You Must Watch

‘Sleepy Hollow’ Is TV’s Craziest, Most Over-the-Top New Show… And You Should Watch It

Why is ‘Sleepy Hollow’ so popular? Amy Zimmerman on the unabashedly silly, recently renewed drama.

Brownine Harris/FOX

Sleepy Hollow, Fox’s new fantasy-mystery-drama is, by all definitions, a huge success.

A modern-day take on the Washington Irving classic, the show drew over 13.6 million viewers to its premiere and was renewed after only three episodes, making it the first of this fall’s batch of new network TV series to earn a second season. This feat was made all the more impressive considering that, unlike James Spader’s The Blacklist, Robin Williams’s The Crazy Ones, or The Michael J. Fox Show, the show premiered with no A-list stars and little advance buzz.

All of these accomplishments spelled good news for the freshman series. There’s only one problem: this show is absolutely, unequivocally, astonishingly insane.

Here’s why:

The premise

The pilot of Sleepy Hollow opens on a Revolutionary War battlefield. A dreamy, blue-eyed rebel is approached by a mercenary wearing a scary mask. The rebel eventually succeeds in cutting off the mercenary’s head, but is mortally wounded in the process. Next thing he knows, the rebel is waking up in a dank cave centuries later. Gone are men traveling by galloping horses. Confused, he wanders onto busy streets of Westchester, disrupting traffic.

The rebel Ichabod Crane (Tom Mison) isn’t the only one revived after two and a half centuries—so is the headless horseman. Cue the intrigue ... and the corny jokes about what in the world cellphones are and those crazy machines with wheels that cart people around town without horses. Heh.

The End Times

We soon learn that our beloved soldier, Ichabod Crane, has gotten himself involved in some serious voodoo. He arrived in town at exactly the wrong time, following the murder of a police lieutenant. Ichabod makes a pretty good murder suspect: he’s new to town and, apparently, insane. However, the plot quickly thickens. (In Sleepy Hollow, the plot is constantly thickening.)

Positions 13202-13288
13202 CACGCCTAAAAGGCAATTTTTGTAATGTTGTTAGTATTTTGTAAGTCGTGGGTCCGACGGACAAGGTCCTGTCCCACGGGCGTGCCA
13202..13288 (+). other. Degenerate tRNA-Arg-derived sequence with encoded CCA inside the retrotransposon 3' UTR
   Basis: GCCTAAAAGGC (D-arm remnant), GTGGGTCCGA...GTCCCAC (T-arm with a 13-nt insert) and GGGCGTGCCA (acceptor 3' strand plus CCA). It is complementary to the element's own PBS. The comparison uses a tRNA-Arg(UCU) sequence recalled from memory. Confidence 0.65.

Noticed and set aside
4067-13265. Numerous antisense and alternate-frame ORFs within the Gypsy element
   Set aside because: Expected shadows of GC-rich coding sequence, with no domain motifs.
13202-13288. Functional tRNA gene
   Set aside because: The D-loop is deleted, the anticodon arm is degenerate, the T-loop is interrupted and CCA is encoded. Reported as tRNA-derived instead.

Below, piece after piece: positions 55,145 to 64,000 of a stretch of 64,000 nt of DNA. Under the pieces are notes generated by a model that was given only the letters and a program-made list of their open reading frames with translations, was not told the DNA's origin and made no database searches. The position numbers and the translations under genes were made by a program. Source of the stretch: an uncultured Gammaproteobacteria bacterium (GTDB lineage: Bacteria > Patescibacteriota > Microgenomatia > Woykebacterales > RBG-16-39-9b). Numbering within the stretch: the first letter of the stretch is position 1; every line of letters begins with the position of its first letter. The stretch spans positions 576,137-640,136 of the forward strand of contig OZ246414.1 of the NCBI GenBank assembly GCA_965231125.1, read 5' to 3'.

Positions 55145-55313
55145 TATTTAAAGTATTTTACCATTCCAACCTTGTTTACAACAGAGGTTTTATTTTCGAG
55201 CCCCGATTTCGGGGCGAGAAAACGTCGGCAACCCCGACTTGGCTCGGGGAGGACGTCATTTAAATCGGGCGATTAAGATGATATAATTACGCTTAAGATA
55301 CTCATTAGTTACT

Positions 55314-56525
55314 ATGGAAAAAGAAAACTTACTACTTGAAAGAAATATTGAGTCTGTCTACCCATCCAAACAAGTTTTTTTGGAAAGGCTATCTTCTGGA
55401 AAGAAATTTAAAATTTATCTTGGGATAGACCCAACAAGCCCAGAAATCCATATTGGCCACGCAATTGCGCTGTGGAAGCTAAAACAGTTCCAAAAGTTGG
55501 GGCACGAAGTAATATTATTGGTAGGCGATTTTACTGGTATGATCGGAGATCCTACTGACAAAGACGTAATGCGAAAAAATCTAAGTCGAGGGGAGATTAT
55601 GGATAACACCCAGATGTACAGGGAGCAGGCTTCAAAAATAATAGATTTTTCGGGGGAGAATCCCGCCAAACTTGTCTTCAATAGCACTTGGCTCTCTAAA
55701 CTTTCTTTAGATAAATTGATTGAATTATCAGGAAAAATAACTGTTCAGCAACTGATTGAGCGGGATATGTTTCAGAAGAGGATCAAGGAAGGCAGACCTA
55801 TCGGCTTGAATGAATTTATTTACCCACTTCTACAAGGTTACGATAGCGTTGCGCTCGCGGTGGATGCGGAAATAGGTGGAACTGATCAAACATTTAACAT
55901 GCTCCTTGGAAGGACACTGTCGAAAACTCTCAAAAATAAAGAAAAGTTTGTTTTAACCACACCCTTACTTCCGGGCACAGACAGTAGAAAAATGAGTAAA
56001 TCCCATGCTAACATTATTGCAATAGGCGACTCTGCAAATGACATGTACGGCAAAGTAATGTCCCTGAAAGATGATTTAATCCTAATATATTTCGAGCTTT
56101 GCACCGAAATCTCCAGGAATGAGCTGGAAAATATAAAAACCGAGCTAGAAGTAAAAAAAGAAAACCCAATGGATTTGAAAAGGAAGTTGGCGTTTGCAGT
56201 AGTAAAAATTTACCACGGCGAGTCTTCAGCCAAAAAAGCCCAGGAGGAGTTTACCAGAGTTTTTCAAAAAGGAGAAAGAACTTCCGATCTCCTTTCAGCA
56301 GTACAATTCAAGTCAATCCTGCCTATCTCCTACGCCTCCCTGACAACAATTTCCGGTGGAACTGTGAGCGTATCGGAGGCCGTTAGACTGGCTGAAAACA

Lt. Abbie Mills (Nicole Beharie) was the fallen lieutenant’s partner and the only one who saw the murderer escape the crime scene. She and Ichabod quickly realize that the murderer is none other than the guy Ichabod killed, ax style, on the battlefield. Turns out the horseman is back with a vengeance, sans head, intent on murdering the civilians of Sleepy Hollow. With the help of some secret files, a couple of visions from Ichabod’s dead witch wife (more on her later), and Abbie’s own supernatural past (yeah, we’ll circle back to that one, too), Ichabod and Abbie begin to put the pieces of the puzzle together. Who needs Rizzoli & Isles when a man who thinks it’s still the 18th century and a woman who doesn’t find this completely absurd are on the case?

What do they discover? Naturally, the headless horseman is really the first horseman of the apocalypse. He’s come to usher in the end of days. Bummer, right? And this whole apocalypse thing extends way beyond the tri-state area: Abbie and Ichabod must work together to stop the horseman and his evil posse in order to save the entire world. Cue the shenanigans.

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Sleepy Hollow is populated by a bunch of lovable, strange heroes. The principal weirdos are our protagonists, the crime-fighting duo of Lt. Abbie Mills and Ichabod Crane. In classic TV style, this pair of oddballs proves that opposites really do attract. He’s an Oxford professor; she’s a pragmatic police officer. He’s married to a dead witch; she’s single (but ostensibly not ready to mingle). He’s never heard of the Emancipation Proclamation; she’s black. Let the witty, largely uncomfortable banter begin.